Customers dragged down Starbucks Corp.'s fortunes for two years, buying fewer lattes and making fewer trips to its stores.
But they began returning to the world's largest coffee chain late last year. And that helped the company serve up a double-shot of optimism Wednesday when it announced the increase in sales in shops open at least a year — its first since early 2008 — and a tripling in quarterly profit.
After a three-prong strategy of closing hundreds of locations, laying off thousands of workers and laboring to tweak its menu, the world's largest coffee company's revenue edged up too.
Chairman and CEO Howard Schultz promised to turn to its shops abroad with that same level of attention.
"We're dedicated to bringing the same laser-focus we brought to our U.S. business ... to these businesses in 2010 and beyond," Schultz told investors on a conference call Wednesday after the company reported its fiscal first-quarter results.
"Despite our strong showing, we have much more work to do," Schultz said, adding he hopes to make similar improvements, particularly in the U.K., Canada and China.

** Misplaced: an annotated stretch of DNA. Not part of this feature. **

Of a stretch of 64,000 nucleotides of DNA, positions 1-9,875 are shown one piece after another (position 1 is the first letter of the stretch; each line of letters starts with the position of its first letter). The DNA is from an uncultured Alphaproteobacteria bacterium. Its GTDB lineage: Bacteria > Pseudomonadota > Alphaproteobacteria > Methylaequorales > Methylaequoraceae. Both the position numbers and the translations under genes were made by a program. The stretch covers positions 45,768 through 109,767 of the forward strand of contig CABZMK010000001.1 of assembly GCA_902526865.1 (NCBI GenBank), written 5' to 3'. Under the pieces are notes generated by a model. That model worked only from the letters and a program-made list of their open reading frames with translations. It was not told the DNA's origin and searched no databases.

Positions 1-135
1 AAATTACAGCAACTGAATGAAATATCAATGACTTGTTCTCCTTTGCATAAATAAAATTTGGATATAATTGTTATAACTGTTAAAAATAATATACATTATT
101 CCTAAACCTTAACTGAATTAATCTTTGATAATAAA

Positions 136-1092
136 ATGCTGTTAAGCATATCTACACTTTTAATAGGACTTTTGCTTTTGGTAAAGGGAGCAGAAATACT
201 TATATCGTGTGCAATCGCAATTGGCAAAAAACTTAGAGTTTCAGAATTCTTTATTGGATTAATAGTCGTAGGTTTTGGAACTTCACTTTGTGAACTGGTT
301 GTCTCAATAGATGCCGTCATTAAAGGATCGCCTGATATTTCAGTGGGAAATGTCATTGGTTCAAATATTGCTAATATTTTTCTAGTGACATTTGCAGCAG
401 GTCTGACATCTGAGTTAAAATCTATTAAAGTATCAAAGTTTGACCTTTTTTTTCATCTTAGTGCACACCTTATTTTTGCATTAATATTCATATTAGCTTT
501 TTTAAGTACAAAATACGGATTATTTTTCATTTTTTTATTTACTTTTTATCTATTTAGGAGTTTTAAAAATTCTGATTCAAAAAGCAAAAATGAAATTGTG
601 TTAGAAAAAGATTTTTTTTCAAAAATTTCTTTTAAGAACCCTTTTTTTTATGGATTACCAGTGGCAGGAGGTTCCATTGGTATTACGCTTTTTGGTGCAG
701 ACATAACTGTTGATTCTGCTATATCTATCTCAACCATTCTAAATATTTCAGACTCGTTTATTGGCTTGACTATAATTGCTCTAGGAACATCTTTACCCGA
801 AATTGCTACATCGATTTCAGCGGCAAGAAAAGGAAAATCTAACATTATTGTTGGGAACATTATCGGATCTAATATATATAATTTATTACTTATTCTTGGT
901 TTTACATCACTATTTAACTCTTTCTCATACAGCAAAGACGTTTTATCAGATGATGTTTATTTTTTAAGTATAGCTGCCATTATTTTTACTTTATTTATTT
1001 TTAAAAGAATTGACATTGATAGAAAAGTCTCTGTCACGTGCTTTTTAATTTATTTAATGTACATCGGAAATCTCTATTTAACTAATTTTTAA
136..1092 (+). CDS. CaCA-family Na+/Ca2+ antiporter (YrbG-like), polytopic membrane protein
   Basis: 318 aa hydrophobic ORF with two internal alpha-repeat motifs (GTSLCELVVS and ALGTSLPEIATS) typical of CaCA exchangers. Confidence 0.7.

For the three months that ended Dec. 27, Starbucks earned $241.5 million, or 32 cents per share. During the same period a year earlier, when the recession was in full force, Starbucks earned $64.3 million, or 9 cents per share.
Its revenue rose 4 percent to $2.72 billion.
"We're extremely pleased with the progress we've made in this period of time," CFO Troy Alstead told The Associated Press in an interview. "We've come a long way in the U.S."
R.W. Baird analyst David Tarantino told investors he thought Wednesday's results were "incrementally positive." And the solid beat of Wall Street forecasts helped send shares higher in after-hours trading.
During the first quarter, Starbucks said its sales in stores open at least a year, considered a key restaurant measure, rose 4 percent for the quarter after two years of steady declines.
Part of the gain came from stronger sales of the company's single-serve instant coffee. The company also saw a 30 percent boost in sales of its holiday drinks, like the popular eggnog latte.
Meanwhile, the number of customers visiting its stores rose 1 percent. And the average ticket — how much customers spend during a trip— climbed 4 percent.
Starbucks plans to open about 100 new U.S. locations during its fiscal year, along with 200 international sites. It has more than 16,000 locations around the globe.
Starbucks raised its full-year forecast, saying it now expects to earn an adjusted profit of $1.05 per share to $1.08 per share, with revenue climbing by the mid-single digit percentages. In November, it expected to report an adjusted profit of up to 96 cents per share on lesser revenue gains for fiscal 2010.
Analysts expect Starbucks to earn $1.02 per share on revenue of $10.07 billion — a 3 percent increase.
Starbucks shares climbed in after-hours trading after the results were released, rising 71 cents, or 3.1 percent, to $23.99. Its stock closed at $23.29 in regular trading.
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